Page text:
I’m glad I saw the Cinque Terre and happier that we spent the majority of our time exploring the rest of the Ligurian coast. In retrospect, with so many tourists concentrated in the Cinque Terre, the rest of Liguria seemed far less crowded. Spending just one day in the Cinque Terre turned out to be the right amount of time for me.

Bobbie Lerman, Parker Villas Senior Travel Advisor

Le Cinque Terre — The Perfect Approach part 2

by Admin 02-Nov 2010

The double edged jewel of Sestri Levante — Photo courtesy of our friends Paulo & Giovanni at Maranatha.it

By Bobbie Lerman, Parker Villas Senior Travel Advisor

Twenty minutes later we pull into the picture perfect harbor of Sestri Levante to pick up half a dozen more passengers. Surrounded by a gorgeous landscape of sea and mountains, the original part of this ancient fishing village is actually on a peninsula, with the beautiful Baia del Silenzio (Bay of Silence) favored by Percy Bysshe Shelley on one side and the Baia delle Favole (Bay of Fairy Tales) aptly named by Hans Christian Anderson on the other. We are definitely coming back here.

As we chug along the coast the ferry guide announces our arrival at the first of the three Terre villages approachable by sea in 40 minutes. Riomaggiore, the furthest away being the first stop. My first glimpse of Riomaggiore is of a small horseshoe shaped harbor with a tiny dock. Several other ferries loaded with tourists were lining up ahead of us like airplanes taxiing for take off. Looking up I spot yellow and rust colored houses rising from the black jagged coastline. The buildings sit atop each other with nary a hairs breadth of space between them. At the pinnacle are the ruins of what appears to be an old castle. My first thought is how pretty. As I glimpse the more than 100 steps I need to climb to the village...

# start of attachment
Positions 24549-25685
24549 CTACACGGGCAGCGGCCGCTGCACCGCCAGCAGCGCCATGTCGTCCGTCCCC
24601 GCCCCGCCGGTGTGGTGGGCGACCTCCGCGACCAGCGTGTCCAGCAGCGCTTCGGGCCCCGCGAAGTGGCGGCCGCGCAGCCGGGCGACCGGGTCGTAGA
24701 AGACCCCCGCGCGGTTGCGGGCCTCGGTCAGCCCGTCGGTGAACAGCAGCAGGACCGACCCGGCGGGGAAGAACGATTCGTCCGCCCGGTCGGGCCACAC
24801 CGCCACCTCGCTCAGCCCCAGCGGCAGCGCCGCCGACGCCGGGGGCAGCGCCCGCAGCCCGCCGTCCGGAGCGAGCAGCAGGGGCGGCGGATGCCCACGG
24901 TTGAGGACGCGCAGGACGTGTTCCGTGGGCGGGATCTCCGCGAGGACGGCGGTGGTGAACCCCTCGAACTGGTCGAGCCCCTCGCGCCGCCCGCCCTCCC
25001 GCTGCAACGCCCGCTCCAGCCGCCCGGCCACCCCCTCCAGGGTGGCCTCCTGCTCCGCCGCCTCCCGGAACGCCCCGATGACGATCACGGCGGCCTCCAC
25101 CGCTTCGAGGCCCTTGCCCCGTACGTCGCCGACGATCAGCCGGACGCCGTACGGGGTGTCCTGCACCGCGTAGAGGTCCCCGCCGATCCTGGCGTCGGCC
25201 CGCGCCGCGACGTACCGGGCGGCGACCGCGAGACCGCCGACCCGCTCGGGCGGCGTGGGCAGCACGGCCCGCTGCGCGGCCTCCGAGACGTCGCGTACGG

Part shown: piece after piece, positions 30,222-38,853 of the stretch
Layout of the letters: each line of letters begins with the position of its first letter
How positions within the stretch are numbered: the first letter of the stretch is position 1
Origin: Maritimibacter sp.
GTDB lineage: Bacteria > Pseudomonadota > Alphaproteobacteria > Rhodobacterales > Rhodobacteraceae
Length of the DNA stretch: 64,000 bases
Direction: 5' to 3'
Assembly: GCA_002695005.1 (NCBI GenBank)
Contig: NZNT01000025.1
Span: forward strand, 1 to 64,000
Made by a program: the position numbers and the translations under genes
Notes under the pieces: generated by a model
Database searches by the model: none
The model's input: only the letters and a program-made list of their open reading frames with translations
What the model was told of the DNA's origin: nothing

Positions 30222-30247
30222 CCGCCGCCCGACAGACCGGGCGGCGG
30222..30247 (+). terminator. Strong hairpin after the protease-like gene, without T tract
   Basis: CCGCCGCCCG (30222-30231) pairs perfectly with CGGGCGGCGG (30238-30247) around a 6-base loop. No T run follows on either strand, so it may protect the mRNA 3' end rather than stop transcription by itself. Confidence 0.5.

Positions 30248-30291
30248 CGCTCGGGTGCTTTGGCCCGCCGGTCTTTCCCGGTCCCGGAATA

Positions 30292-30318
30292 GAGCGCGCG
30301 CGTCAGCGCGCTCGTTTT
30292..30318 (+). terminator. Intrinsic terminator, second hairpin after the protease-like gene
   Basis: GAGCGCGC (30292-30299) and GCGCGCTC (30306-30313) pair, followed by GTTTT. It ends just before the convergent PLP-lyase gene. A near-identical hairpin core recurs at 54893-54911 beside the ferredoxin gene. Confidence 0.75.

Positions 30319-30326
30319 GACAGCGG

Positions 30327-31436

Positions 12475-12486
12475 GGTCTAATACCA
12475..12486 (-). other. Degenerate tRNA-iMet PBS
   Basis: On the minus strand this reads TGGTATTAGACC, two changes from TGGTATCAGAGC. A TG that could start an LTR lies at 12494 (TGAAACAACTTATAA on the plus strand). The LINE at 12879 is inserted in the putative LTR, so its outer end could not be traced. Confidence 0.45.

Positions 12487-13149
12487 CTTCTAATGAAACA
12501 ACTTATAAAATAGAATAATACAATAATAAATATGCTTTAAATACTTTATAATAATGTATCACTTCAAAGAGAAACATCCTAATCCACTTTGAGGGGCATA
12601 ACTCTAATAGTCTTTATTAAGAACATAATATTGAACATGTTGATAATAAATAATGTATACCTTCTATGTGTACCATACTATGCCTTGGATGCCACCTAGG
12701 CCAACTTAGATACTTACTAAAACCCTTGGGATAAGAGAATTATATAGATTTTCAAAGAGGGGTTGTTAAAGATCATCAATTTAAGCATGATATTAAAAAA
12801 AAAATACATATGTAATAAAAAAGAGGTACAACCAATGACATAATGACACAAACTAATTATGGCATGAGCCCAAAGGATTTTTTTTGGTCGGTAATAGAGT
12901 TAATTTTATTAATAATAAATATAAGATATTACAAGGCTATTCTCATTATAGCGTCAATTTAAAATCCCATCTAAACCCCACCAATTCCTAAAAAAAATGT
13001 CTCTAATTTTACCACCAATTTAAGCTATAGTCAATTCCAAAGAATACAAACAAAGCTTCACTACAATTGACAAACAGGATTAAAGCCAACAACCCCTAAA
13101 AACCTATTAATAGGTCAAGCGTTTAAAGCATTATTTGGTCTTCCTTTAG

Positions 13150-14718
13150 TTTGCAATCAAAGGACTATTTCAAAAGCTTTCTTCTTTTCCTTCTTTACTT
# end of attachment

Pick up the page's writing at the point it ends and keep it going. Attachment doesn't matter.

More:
...my next thoughts are I’m glad I quit smoking and I should have worked out more before attempting this.

At the top of the winding stone stairway we pass beneath Riomaggiore’s archway into a small half-moon shaped piazza with streets snaking out and upwards into the village. The houses and storefronts are as vivid and colorful as they appeared from below. Adding to the riot of color, window boxes and pots filled with flowers are set on ledges and postage sized patios fill every open space available.  However, wall to wall tourists fill the narrow cobblestone lanes in front of me. The going slows to a crawl. I wonder: “How we will be able to move through this crowd?”

Lined with shops displaying an dizzying array of touristy glitz we thread our way through the maze of streets following a sign nailed to the corner of the nectarine colored house. The arrow points up to the Church of Saint Giovanni Battista. Since it’s too early for lunch and the throng of people and the din thinning the higher up we walk we decide the hike up a connecting labyrinth of alleyways and staircases might be worth it. It is. The old Gothic church is lovely. A short distance away we spy the ruins of the castle. Here we enjoy the heart stopping panorama over the Gulf of Genoa before making our way back down to the gelato shop on our way back to the ferry.

Within moments of re-boarding we are off to the village of Monterosso, 20 minutes away for a three hour stopover. That’s enough time to do some exploring, have some lunch (my stomach’s growling) and maybe get in some sun and beach time. I’ve been told the beach is what this village was known for.

Coming up: Le Cinque Terre — A Slightly Different Ending part 3 (conclusion)

A Cinque Terre Journey — Part 1

by Admin 02-Nov 2010

By Bobbie Lerman, Parker Villas Senior Travel Advisor